Saturday, April 17, 2010

"Don't Do It!"


The Old Master

Really, Sunshine? Really? My lens was pointed towards Curt as he hollered out his warning. Ooops. Too late. Click. Done. Taken. So sorry. Poor old horse trainer, having to put up with me.

I'd finished up with my lesson when Curt asked if I wanted to ride his red mare. Sure, you bet! I love to climb up onto anything he's got to offer, and this big ol' hunk of a mac truck was bred to the hilt. Curt had owned her sire, an own son of the great Peppy San, some 20 years ago when I'd first met him. This mare is probably 15 hands, maybe 15.1, but she's so enormous that you'd think her much taller.

I gotta tell you, if I were ever to fall off the wild horse wagon, it'd be for a mare like this. And there's simply no reason for it other than she's been allowed to get away with stuff the past several years, and that stuff is the kind of stuff I love dealing with.


What stuff is that? Needless to say this girl is bred to work, and she's got a motor that simply won't quit. And I mean that, literally. She can't stand still. She walks in this little jittery, on edge, gotta hurry up gait. She'll walk in place given the chance. And jog. And lope. She's not an easy ride simply because she's thinking go go go all the time time time.

Now, I don't enjoy the ride she's offering, but I LOVE showing her how to relax. It's the greatest thing ever! Some folks can't stand it. They want to get on and work the horse, thinking they can wear it out. You can't wear down a horse like this, though. You've got to change the approach. This girl has a mind, so asking her to walk circles, stop, back, walk some more, and staying quiet while you're doing it rather than snatching and getting upset when she tries to bounce off the wall is very important. Yesterday I rode for close to an hour, and she worked up quite a sweat despite the fact that we did more walking than anything else. It caused her nerves to explode inside, but on the outside? Her head began to drop and she started to relax, coming down from her parade walk to an almost normal horse gait.


Equally awesome to me were Curt's words of encouragement, telling me this is just what she needs, someone who's quiet up there on her back and not getting upset with her when she tries to do the stuff she does. Means the world to me that the old master feels confident enough to let me ride these horses for him.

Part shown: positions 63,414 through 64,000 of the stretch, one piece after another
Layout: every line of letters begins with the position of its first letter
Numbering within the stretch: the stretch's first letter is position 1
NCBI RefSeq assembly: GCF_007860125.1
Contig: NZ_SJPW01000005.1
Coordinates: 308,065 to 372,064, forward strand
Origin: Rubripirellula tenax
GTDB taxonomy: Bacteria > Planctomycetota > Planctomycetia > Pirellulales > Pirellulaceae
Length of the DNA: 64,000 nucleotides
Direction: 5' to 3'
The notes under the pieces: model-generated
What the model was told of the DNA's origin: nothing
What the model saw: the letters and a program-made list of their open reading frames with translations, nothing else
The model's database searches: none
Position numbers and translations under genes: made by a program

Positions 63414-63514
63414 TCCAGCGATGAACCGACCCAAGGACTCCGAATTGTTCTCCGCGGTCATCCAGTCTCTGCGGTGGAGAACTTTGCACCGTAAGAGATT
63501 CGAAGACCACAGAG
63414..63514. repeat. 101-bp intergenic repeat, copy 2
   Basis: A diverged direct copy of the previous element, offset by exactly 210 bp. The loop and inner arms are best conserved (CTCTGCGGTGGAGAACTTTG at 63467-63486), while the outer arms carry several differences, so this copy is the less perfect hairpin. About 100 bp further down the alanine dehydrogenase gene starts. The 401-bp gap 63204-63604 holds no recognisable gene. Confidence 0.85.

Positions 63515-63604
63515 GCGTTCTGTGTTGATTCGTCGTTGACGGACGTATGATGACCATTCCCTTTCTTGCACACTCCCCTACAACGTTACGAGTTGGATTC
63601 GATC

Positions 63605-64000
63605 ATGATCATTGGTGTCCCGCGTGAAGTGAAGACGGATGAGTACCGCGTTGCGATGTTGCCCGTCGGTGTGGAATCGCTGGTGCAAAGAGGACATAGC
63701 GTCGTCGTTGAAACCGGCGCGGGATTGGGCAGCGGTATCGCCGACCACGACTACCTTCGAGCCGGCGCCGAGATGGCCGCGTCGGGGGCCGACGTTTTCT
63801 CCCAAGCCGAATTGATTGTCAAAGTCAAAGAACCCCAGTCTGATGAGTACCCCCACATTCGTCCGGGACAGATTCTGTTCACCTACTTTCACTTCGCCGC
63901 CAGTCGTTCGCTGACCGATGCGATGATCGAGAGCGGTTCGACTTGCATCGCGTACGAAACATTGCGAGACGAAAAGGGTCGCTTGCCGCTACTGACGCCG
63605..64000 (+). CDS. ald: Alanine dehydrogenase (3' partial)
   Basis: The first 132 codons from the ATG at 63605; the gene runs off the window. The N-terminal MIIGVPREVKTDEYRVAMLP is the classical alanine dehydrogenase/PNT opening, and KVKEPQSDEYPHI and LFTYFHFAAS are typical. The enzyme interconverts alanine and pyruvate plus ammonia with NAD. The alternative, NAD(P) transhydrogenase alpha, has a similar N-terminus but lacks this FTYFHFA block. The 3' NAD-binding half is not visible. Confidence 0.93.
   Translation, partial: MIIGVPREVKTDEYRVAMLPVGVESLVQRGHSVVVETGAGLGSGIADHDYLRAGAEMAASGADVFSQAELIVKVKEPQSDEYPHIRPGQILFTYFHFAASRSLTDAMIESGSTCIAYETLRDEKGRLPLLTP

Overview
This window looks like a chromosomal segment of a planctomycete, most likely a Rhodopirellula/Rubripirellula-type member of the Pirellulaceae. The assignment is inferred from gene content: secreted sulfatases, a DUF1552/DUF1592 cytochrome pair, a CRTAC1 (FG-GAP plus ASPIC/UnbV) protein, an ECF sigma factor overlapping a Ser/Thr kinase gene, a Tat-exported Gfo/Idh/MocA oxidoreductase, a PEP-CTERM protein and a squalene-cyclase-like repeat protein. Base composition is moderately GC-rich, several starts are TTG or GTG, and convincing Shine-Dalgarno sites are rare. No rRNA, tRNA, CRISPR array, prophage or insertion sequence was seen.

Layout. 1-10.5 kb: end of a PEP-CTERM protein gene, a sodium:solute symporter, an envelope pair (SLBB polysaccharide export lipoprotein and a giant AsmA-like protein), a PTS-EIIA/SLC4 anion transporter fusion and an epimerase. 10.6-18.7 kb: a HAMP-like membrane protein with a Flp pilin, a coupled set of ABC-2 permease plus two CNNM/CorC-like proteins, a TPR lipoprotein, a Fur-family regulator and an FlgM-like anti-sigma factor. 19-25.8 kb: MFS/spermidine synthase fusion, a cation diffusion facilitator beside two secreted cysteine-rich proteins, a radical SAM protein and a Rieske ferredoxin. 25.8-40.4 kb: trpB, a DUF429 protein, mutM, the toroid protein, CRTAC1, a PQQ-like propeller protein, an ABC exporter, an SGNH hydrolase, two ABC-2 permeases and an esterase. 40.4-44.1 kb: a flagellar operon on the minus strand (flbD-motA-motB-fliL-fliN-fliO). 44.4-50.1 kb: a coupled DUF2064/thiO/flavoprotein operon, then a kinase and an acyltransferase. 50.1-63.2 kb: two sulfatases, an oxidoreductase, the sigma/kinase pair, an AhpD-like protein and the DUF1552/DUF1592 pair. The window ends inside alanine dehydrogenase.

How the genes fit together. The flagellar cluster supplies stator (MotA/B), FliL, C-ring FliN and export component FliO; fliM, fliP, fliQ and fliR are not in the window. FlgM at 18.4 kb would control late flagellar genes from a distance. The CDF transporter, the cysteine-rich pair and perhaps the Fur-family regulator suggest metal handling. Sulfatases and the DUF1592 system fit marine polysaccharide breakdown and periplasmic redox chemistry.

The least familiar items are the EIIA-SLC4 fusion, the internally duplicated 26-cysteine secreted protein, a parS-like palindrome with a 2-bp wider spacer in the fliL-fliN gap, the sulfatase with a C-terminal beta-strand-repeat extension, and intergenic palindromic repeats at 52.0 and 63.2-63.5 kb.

This mare had been started by Curt several years ago and has, for the most part, been hanging out as a pasture pet with her owner. As I said, she's got a motor, and her owner didn't seem to mind much when she'd dance her little dance (it's kinda fun for some folks, eh?), but he'd like his granddaughter to be able to ride her now, so she's back in for a tune up. I'm just thrilled to be able to be part of that process, even if it's only once a week when I can squeeze in a little extra time after a lesson.

This mare, Sandy, Red, Tika...they've all got that same sort of 'stuff' that seems to call to me. A little insecure, highly intelligent, unsure of how to relax. That's the game I love to play.


Rising Rainbow said...

You gotta love those challenges. That's my thing too. Guess that's why I like the youngsters so much. You never know what they're going to do.

Getting inside their heads and getting them to work "your" way is such a thrill. You go girl!

Pony Girl said...

That is so cool! Wow, she's really the epitome of QH! Would love to see some video of you riding her. Sounds like you are a good match for her- and understand how to get to her. That is a talent most riders don't have.
I don't like "the dance" at all. Occasionally MB will do it on a trail ride and I'm like- cut it out!
p.s. glad you snapped a pic of Curt! :)

Shirley said...

You'd love Chickory then.

Leah Fry said...

I don't like the dance either, although I'm okay with helping them relax, as long as they aren't so crazy they wig me out in the process.

GunDiva said...

I love the dance; it just electrifies me. My mare does the same thing, she's all go. She'll stay in the same place, but her feet are always a movin'. Scares the daylights out of most riders and they start snatching at her mouth, which is the worst thing you can do. It just makes her mad and then she's a heck of a handful.

Paint Girl said...

What a gorgeous horse! That is great that you have the patience to work with her, a lot of people don't. Brandy sometimes gets that way on trail rides, she has gotten a lot better though.
I also would love to see video of you riding her!

Jessica said...

Wow. You just described our Paint mare Lena (Doc Bar breeding) to a bog, spotty "T." Only she's even taller--close to 16 hh.

Great suggestions for a mare that has recently made it very clear she's gotten too much leeway.